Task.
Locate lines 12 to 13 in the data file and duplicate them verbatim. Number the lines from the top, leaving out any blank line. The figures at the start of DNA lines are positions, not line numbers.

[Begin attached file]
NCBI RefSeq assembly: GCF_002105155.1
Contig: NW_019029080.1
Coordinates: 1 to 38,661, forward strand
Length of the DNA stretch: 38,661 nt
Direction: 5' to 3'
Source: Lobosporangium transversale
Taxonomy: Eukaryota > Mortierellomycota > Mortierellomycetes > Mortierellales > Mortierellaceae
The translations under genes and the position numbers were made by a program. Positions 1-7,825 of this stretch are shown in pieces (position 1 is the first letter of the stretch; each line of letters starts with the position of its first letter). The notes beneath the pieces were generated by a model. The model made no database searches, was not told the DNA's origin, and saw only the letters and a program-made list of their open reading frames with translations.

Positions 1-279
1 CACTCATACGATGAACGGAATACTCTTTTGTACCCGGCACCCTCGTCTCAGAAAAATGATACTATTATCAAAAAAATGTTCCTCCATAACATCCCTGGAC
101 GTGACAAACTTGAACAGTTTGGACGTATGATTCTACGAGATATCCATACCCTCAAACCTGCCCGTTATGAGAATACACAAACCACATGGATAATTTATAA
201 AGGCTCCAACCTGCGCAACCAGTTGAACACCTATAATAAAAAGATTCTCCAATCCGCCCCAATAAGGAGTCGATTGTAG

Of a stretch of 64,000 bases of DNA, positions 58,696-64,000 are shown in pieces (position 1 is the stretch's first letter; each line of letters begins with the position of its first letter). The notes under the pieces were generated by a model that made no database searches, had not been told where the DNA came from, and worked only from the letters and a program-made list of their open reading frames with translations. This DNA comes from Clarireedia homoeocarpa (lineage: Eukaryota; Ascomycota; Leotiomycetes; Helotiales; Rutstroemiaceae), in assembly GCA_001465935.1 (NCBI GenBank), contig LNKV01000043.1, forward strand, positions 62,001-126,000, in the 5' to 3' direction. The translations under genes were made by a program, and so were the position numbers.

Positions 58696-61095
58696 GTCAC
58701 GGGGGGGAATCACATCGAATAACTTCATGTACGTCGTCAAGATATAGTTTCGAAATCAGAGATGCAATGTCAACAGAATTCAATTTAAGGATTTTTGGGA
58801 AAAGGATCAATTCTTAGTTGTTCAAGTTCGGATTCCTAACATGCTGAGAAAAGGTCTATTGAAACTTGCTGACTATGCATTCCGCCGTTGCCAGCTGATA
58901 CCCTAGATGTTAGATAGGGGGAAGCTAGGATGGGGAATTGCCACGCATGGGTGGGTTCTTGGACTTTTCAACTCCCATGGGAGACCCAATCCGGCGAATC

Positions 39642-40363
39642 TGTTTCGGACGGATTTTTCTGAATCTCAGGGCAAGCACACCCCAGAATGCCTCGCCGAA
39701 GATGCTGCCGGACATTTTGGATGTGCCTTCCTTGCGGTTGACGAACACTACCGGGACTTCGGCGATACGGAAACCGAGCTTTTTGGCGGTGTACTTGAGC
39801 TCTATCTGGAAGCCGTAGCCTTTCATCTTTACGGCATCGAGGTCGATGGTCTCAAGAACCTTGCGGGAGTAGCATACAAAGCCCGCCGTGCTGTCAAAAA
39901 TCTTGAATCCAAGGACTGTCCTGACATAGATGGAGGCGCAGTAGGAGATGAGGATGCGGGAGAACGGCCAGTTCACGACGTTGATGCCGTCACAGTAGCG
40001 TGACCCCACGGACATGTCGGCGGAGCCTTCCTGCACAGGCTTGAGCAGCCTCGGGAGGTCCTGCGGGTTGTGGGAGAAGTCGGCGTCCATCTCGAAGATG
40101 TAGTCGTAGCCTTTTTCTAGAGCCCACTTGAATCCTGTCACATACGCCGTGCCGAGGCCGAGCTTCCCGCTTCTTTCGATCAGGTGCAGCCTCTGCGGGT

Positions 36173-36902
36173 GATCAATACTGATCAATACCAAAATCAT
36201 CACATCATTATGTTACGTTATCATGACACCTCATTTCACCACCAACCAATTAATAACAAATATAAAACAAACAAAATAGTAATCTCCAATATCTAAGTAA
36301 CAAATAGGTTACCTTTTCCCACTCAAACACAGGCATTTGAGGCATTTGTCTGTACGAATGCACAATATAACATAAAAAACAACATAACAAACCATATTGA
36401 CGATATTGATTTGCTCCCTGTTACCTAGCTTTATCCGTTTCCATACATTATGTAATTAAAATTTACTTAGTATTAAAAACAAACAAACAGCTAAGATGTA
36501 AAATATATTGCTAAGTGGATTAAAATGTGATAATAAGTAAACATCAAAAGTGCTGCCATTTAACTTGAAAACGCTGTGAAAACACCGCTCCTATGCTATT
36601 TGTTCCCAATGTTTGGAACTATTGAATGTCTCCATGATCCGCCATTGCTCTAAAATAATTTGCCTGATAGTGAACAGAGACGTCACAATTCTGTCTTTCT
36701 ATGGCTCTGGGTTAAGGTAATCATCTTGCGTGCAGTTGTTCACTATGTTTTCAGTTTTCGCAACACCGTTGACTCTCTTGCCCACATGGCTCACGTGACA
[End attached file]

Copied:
201 AGGCTCCAACCTGCGCAACCAGTTGAACACCTATAATAAAAAGATTCTCCAATCCGCCCCAATAAGGAGTCGATTGTAG

Of a stretch of 64,000 bases of DNA, positions 58,696-64,000 are shown in pieces (position 1 is the stretch's first letter; each line of letters begins with the position of its first letter). The notes under the pieces were generated by a model that made no database searches, had not been told where the DNA came from, and worked only from the letters and a program-made list of their open reading frames with translations. This DNA comes from Clarireedia homoeocarpa (lineage: Eukaryota; Ascomycota; Leotiomycetes; Helotiales; Rutstroemiaceae), in assembly GCA_001465935.1 (NCBI GenBank), contig LNKV01000043.1, forward strand, positions 62,001-126,000, in the 5' to 3' direction. The translations under genes were made by a program, and so were the position numbers.